This Week

A weekly round-up of my favorite preservation related stories from around the web and in the newsClick on the title of each story to jump through to the original article/blog post.

White House Holiday Slide Show

vermeil

The White House decorated for the holidays. Image via Preservation Nation.

Sarah Heffern, the social media strategist for the The National Trust, was lucky enough to visit the White House “all tricked out for the holidays” this year. Jump over to Preservation Nation (the Trust’s blog) to see her favorite snapshots from her visit.

Grand Central in Danger from Midtown Rezoning? – NYT

Grand Central

Rendering via NYT

Rezoning in Midtown could result in a skyline and streetscape that not only dwarfs Grand Central Station, but that obscures it from view.  Check out Justin Davidson’s article to learn more about the historic important of the terminal (born out of a train disaster) and how rezoning might effect it.

4 Reasons Retailers Don’t Need Free Parking to Thrive – The Atlantic

“A major rationale for the supply of parking spaces in city shopping centers is that customers won’t come without them. The anecdotal argument makes sense — retailers believe that most consumers arrive by car and believe free or cheap parking plays a major role in choosing a destination — but the actual evidence is scant at best. A new review of commercial centers in Greater London, released late last month (via David King), concludes that retailers vastly overestimate the role free parking plays in their success.”

A Real Life Santa’s Workshop – NPR

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Lou Nasti in his workshop. Image via Gowanus Lounge

In the past, retail stores went all out during the holiday season decorating their display windows with elaborate holiday scenes and/or displays of their wares.  These days it seems to be a tradition that is falling to the wayside.  But for almost 44 years, Lou “Geppetto” Nasti has been working to keep it alive.    ” Nasti has created holiday-themed displays for department store windows and shopping malls, the kind featuring animatronic elves wrapping presents, sweet-faced reindeer bowing their heads and Santa snoring, perhaps with a tail-wagging puppy at his feet.”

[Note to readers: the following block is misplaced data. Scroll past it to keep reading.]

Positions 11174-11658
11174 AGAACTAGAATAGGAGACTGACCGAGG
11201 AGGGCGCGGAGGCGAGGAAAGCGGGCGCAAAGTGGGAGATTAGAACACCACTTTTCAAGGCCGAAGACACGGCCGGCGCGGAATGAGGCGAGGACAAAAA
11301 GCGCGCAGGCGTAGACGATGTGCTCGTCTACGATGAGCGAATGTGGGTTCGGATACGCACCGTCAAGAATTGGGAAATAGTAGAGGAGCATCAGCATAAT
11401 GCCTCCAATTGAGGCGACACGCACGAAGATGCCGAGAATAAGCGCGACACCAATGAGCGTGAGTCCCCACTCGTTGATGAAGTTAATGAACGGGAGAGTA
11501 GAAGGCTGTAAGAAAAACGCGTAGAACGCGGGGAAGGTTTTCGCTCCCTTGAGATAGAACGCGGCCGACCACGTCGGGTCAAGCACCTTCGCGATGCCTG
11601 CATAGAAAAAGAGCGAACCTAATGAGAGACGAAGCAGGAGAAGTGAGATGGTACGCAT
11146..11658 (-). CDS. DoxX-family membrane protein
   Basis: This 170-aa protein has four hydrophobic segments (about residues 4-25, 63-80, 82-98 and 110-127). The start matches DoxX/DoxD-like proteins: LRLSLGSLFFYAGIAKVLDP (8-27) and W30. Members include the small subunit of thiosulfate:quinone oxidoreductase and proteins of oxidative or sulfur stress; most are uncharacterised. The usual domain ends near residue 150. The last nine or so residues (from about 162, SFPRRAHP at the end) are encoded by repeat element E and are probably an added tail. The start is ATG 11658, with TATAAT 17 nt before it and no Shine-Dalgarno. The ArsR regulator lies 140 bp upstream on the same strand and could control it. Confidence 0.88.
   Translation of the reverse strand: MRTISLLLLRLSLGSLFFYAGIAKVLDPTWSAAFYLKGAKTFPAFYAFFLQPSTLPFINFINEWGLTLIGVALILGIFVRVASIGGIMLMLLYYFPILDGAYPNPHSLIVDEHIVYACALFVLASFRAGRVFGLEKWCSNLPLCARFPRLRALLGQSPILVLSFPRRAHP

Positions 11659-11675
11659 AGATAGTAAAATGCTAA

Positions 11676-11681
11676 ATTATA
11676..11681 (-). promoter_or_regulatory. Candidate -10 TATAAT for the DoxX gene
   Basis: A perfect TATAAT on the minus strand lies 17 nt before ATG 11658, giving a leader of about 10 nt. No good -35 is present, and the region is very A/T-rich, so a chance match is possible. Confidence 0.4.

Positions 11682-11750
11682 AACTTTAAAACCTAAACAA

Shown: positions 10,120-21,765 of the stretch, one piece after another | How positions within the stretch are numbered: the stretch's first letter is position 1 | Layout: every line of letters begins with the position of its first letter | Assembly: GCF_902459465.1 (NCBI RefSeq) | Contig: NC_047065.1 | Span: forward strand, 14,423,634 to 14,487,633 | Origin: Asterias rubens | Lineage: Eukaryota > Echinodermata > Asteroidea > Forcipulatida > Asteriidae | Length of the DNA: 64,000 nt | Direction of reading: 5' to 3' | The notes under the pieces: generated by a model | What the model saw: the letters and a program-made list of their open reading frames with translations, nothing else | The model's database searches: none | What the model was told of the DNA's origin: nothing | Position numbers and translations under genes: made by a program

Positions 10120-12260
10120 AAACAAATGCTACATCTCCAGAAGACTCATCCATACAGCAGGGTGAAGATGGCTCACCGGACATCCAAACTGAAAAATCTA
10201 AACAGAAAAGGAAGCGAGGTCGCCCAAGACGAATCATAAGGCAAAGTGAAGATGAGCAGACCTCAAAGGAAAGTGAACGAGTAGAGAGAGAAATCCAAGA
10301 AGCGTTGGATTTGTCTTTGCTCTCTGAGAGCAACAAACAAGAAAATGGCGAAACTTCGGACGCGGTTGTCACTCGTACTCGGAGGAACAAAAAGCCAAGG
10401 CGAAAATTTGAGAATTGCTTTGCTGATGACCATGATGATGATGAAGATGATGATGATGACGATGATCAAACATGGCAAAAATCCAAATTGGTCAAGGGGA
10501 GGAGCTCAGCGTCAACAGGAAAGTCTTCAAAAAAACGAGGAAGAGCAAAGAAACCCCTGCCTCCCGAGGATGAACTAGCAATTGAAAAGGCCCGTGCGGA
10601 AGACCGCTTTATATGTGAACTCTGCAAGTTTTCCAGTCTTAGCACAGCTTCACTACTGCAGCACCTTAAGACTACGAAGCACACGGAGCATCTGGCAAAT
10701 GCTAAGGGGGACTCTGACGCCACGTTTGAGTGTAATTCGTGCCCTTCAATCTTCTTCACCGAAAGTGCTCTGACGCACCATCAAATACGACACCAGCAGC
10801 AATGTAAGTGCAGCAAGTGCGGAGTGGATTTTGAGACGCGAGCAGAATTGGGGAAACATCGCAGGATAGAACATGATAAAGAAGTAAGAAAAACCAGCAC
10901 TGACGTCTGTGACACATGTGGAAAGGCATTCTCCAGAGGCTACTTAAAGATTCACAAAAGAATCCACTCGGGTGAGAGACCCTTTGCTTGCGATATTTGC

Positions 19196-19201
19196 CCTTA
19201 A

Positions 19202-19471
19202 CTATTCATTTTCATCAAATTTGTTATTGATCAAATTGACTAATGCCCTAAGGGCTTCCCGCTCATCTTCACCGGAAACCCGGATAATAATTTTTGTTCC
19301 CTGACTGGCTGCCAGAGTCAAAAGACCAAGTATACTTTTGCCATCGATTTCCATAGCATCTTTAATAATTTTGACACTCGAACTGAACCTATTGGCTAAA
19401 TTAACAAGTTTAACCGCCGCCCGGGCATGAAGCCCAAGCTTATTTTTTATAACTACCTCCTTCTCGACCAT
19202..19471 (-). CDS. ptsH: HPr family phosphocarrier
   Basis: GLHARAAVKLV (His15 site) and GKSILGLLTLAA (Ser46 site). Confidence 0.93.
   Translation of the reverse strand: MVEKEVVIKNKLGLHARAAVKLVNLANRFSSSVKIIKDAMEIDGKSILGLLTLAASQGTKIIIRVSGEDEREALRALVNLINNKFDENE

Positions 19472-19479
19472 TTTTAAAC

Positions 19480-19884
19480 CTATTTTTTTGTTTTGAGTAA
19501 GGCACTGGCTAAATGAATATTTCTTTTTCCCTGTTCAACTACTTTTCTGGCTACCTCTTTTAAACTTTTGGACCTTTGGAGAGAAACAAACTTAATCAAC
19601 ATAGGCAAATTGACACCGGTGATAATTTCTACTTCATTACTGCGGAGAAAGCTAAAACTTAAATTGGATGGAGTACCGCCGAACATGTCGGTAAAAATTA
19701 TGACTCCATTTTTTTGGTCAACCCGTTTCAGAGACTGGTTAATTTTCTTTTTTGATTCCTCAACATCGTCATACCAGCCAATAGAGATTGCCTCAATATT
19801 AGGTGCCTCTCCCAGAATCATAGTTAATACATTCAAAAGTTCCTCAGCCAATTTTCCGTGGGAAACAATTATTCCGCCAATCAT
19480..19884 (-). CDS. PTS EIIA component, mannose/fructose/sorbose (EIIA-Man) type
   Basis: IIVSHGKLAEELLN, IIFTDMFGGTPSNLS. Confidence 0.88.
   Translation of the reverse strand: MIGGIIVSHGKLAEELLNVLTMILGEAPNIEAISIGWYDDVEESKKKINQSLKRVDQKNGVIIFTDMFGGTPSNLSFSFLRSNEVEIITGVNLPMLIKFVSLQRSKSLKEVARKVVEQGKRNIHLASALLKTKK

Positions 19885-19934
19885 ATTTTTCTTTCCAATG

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6 comments

    • bricksandmortarpreservation

      I’m with you 100% (especially about parallel parking ha!) Paying for parking has never been a problem. Walking through a downtown that’s disjointed bc of an over abundance of surface parking is a deterrent, though. It doesn’t create a nice atmosphere.

      • Preservation and Place

        I feel the same about disjointed downtowns. Give me parking behind buildings and the occasional strategically placed lot. I’m more bothered by Free 2 Hour parking; yes, it’s free, but if I’m going downtown, I’m likely going to be there for more than 2 hours and I don’t want to have to worry about having to move my car and hoping to find a new spot that’s close by.

      • bricksandmortarpreservation

        In downtown Frankfort, KY, a company did a creative “facadectomy” to create more parking without leaving a giant hole in the Main St streetscape. Basically, they left the main elevation of a building intact, demolished the rest of the building, and built a parking garage behind the original facade. From the street the change in function is barely noticeable. On one hand I love the concept because it spares everyone the sight of ugly surface parking punched into the middle of the block, but on the other hand is the loss of architectural integrity and historic material etc. I never can decide quite how I feel about the project. What do you think? Have you seen this type of thing before?

      • Preservation and Place

        I haven’t seen one, but I have heard of them previous to your example. I think if parking structure must be put on Main Street or in a downtown area, then this is the most acceptable way to go about it. I like not having holes in the streetscape. On the other hand, I don’t like the loss of historic fabric and can only hope that some of it went to architectural salvage places and that the buildings were extensively documented before demolition occurs. Sadly, I know that doesn’t happen nearly as often as it should, but at least by not fully destroying the building, part of the context survives and it keeps the context of the Main Street more intact than the average parking garage’s facade would.

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